For some reason they left that out in the German version, however.
Not bad - build up machines using your customer's prepayment, let the machines mine for you until they are obsolete, deliver machines and repeat.
Or with other words, instead of "Stop digging for gold, and start selling shovels”, you take the money, keep the shovels to scratch up all gold for yourself and hand it over, after the claim is exhausted.
Icon - where they belong to.
But there's still plenty of potential for folks to worry – and scream – about the fact that just about any Android can now sniff networks.
There is already a plethora of WiFi sniffer apps in the playstore. They are quite handy to optimize access point set up and installation.
Google got into trouble by reading and recording traffic data packages from open access points, not for mapping access points, in the first place.
That said, there might be some patents on geomapping of WiFi access points, so Mozilla should still carefully check things with their legal department.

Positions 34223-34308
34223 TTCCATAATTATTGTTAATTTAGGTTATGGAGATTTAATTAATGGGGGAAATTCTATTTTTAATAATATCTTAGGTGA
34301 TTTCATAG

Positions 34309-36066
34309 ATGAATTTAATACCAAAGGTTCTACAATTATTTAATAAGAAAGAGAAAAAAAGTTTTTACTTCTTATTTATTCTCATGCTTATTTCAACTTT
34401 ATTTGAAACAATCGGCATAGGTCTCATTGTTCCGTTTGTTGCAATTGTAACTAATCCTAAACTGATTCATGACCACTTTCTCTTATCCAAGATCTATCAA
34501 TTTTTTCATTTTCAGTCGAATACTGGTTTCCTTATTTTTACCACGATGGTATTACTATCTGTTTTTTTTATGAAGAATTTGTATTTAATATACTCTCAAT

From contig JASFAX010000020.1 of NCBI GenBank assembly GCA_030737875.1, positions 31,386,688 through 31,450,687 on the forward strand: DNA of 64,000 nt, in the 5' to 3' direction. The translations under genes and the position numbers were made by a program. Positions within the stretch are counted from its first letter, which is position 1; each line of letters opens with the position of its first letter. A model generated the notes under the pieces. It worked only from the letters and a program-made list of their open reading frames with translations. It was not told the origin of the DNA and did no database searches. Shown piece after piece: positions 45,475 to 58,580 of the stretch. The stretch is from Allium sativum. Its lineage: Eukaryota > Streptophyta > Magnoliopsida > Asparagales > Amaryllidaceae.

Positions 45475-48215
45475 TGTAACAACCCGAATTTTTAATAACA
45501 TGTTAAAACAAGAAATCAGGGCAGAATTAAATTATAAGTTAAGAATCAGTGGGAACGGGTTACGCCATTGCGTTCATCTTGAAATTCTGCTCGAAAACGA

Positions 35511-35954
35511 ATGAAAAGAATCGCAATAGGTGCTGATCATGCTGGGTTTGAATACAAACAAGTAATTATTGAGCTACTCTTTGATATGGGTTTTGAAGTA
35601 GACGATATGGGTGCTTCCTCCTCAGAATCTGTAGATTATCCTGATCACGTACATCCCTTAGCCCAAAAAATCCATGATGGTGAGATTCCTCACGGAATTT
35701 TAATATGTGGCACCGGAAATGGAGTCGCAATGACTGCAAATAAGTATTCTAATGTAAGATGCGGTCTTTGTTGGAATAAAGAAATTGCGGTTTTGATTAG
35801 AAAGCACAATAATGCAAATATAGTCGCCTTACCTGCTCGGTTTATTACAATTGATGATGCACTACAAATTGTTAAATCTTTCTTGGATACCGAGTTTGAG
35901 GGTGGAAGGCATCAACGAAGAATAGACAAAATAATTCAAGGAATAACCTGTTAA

@ Anonymous Coward
Expiring minds want to know..
Is your mind running on a office 365 licence?
quick - let's run for the hills!
On the more cynical side, it could also benefit the employer as female employees would be under less pressure to have children earlier in their lives and as such could put in a few more years of long hours and heavy productivity for their company before starting a family.
Unfortunately the main limiting factor are not the eggs, it is the uterus. After reaching 40 or so, the chance that an egg nests in, decreases dramatically. Where it might help, however is to conceive healthy children, as the risk for a genetic defect increases with age. So this program might help people to get children later, but not by a huge margin.
And let's face the facts - one of the reasons for the low birth rate in developed countries is, that the family planning of many people often doesn't fit with the biological clock. Many seem to suddenly have a child wish when they reach middle age (part of the mid-life crisis?) and then it is just a bit too late and risky to conceive. If this program helps people to get healthy children and be happy, why should anyone be against it?